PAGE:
07/17/12 8:45 PM ET
No structural damage in wrist a relief for Bautista
By Chris Toman / MLB.com
Bautista was forced to leave the game in the middle of his at-bat, going to his knees in pain after fouling a pitch down the left-field line.
As much as the injury is a big blow to the Blue Jays, Bautista, along with the rest of his club, feel they dodged a major bullet, as X-rays came back clean and an MRI revealed no structural damage.
"It was a big relief," Bautista said of the diagnosis. "When it happened, you always think the worst. I thought I had torn something or maybe had broken my wrist, but that's not the case and I'm happy to know that."
Bautista said he felt a sharp pain as he was finishing his swing and that the injury was not caused by any other factors, such as a headfirst slide he made to score at home plate earlier in the game. He felt that he held on to the bat with two hands a little longer than normal, and that was what probably triggered the discomfort. Bautista said he put himself in an awkward position by doing that and thinks that his wrist turned in a direction that it is not used to going in.
The plan for the next couple days will be for Bautista to receive treatment and not participate in any baseball activities. Bautista, who is taking medication to alleviate some of the pain, said he will have to avoid his strength training for the time being.
If all checks out, Bautista could be eligible to return from the DL on Aug. 1, but it is too early to determine if that is a realistic possibility at this point.
"It's all about pain tolerance since there's no structural damage," said Bautista, who leads the Blue Jays with 27 homers and 65 RBIs. "As long as you can tolerate the pain, I'm not going to make it any worse unless I do too much, too soon. I'll let pain dictate what I can do, and hopefully two weeks is enough. I'm thinking it will be."
The three-time All-Star was initially hoping to avoid a stint on the DL, but the pain was too much and the possibility of aggravating it forced him to the sidelines.
Bautista feels that the team will be fine without him, but he admitted that he's not looking forward to being a spectator for at least the next two weeks.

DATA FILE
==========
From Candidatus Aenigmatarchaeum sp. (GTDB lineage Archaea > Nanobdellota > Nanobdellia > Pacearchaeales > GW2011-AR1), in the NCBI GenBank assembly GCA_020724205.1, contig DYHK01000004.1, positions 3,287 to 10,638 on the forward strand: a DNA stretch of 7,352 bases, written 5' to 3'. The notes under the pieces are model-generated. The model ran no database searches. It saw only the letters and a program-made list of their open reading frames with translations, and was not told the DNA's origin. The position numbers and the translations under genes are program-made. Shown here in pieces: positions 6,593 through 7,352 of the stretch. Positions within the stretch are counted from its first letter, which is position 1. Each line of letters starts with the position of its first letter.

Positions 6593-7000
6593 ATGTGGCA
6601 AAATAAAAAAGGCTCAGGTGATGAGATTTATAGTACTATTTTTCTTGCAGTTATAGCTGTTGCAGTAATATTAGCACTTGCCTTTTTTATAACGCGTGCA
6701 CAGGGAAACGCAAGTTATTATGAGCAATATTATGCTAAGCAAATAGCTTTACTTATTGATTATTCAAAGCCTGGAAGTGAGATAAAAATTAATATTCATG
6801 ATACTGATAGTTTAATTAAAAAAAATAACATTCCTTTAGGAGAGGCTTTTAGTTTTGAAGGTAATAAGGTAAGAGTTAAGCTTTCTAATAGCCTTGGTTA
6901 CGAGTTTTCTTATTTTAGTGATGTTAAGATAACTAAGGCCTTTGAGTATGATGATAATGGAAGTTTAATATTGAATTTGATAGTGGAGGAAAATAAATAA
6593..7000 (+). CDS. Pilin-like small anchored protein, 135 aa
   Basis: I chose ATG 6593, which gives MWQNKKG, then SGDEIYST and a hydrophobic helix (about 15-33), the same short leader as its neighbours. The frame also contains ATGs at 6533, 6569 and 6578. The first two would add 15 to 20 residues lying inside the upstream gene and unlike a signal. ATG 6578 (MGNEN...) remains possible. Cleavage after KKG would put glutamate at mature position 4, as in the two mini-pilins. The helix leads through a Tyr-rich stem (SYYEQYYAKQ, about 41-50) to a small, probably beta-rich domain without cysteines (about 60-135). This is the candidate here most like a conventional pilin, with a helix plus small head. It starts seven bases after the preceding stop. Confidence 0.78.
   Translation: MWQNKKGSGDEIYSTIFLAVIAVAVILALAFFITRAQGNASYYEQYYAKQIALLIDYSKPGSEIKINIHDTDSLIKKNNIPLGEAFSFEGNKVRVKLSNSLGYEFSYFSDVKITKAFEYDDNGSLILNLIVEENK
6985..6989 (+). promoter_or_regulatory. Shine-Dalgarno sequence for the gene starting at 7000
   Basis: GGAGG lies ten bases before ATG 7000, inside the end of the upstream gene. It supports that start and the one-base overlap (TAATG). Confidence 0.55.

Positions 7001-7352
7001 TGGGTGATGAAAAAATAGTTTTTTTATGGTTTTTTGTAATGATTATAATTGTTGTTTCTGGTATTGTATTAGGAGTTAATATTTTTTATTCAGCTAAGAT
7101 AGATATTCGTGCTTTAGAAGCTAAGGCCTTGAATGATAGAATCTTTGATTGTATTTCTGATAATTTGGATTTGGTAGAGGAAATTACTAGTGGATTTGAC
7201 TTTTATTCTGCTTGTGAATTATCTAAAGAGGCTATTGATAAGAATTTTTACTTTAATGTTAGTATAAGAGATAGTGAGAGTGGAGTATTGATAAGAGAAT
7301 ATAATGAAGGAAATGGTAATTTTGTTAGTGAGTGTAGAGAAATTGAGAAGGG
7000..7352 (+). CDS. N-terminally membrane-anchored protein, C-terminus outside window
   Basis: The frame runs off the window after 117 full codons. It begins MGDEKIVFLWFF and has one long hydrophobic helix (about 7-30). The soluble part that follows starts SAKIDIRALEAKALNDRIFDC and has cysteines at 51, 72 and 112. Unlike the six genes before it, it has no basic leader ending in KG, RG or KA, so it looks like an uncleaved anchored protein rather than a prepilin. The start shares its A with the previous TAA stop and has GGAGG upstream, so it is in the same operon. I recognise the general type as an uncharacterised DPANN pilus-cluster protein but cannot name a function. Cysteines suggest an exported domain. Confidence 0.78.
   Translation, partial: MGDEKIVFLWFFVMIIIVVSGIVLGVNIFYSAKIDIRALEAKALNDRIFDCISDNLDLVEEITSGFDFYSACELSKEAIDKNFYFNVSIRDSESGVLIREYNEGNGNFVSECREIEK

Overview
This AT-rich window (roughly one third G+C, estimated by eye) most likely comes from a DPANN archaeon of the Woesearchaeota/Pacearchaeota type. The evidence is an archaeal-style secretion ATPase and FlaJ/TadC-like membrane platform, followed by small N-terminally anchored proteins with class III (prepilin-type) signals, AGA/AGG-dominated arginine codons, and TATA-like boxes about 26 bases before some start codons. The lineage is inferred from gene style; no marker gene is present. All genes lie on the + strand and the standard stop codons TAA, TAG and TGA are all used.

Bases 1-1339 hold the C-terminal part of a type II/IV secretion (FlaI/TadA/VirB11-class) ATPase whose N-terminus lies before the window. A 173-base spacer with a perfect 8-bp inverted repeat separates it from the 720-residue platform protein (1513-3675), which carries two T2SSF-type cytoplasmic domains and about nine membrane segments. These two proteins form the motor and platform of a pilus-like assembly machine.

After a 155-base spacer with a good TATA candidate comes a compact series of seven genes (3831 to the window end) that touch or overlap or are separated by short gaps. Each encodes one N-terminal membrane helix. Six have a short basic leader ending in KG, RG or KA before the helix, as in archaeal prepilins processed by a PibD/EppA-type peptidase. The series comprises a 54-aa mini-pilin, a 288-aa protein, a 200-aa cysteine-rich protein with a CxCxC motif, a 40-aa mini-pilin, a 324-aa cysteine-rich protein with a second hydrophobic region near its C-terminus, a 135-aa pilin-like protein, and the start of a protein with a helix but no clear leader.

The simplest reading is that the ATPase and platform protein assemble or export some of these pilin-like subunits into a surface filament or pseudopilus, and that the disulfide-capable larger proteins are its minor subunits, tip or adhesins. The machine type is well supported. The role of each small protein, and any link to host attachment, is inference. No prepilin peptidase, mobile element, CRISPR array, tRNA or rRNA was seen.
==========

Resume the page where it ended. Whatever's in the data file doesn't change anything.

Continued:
"It's going to be tough just sitting in the dugout," Bautista said. "I don't know what I'm going to be thinking about doing or doing during the games. I'm going to be biting all of my nails. I'm definitely going to have to find something to do, but I'm going to be here pulling for the guys and trying to help out in any way that I can."
Bautista joins a long list of Blue Jays on the DL, including starting pitchers Brandon Morrow, Kyle Drabek and Drew Hutchison. The team has been riddled with injuries, mainly to its pitchers, but no one feels like it is a time to make excuses as the team battles for a playoff spot.
"You just have to grind it out, suck this up and hope this gets better," third baseman Brett Lawrie said. "You can't dwell on it. You have to take a big deep breath, and now we have to rely on some other guys to step up. We have to keep on going out and playing -- that's all we can do."
Manager John Farrell, who remained as optimistic as possible considering the situation, said Bautista will be monitored closely on a day-to-day basis.
"His absence will certainly be more of a challenge for us," Farrell said. "Any time you take one of the premier right-handed hitters in baseball out of a lineup, it's going to create a little bit of a hole.
"Jose is not only an All-Star, but one heck of a player and leader on our club."
Farrell does some lineup shuffling vs. Yanks
NEW YORK -- Manager John Farrell was forced to unveil a different lineup for Tuesday's game against the Yankees after All-Star slugger Jose Bautista landed on the 15-day disabled list.
Rajai Davis was penciled in as the leadoff hitter, which shifted Brett Lawrie, who has assumed the role in the top spot since early June, into the three-hole -- Bautista's normal spot in the order.
Farrell said in no way is the lineup he put together for Tuesday set in stone moving forward. He wanted Davis leading off with left-hander C.C. Sabathia on the hill and had to find a way to keep Lawrie in the top portion of the order.
Ben Francisco got the start in right, batting seventh, while Kelly Johnson hit out of the eight-hole, a move designed to split up the right-handers and lefties with a southpaw on the mound.
With top prospect Anthony Gose being called up from Triple-A Las Vegas to replace Bautista on the 25-man roster, Farrell said there are a number of different orders he could construct.
The main thing he wants to do, however, is keep Edwin Encarnacion and Adam Lind in the middle of the order, and Colby Rasmus and Lawrie toward the top.
Who hits leadoff will be the main thing Farrell has to decide.
"His skill set clearly profiles as a leadoff guy," Farrell said about Gose, who leads the Pacific Coast League with 29 stolen bases. "There is also another scenario where we could run Rajai in the leadoff spot full-time and keep Brett in the three-hole as he is [Tuesday].
"We have some options, some skill sets we can take advantage of. You put Gose's athleticism into this mix, it has a chance to be an exciting group -- provided they get on base and they can do some things athletically."
Chris Toman is an associate reporter for MLB.com. This story was not subject to the approval of Major League Baseball or its clubs.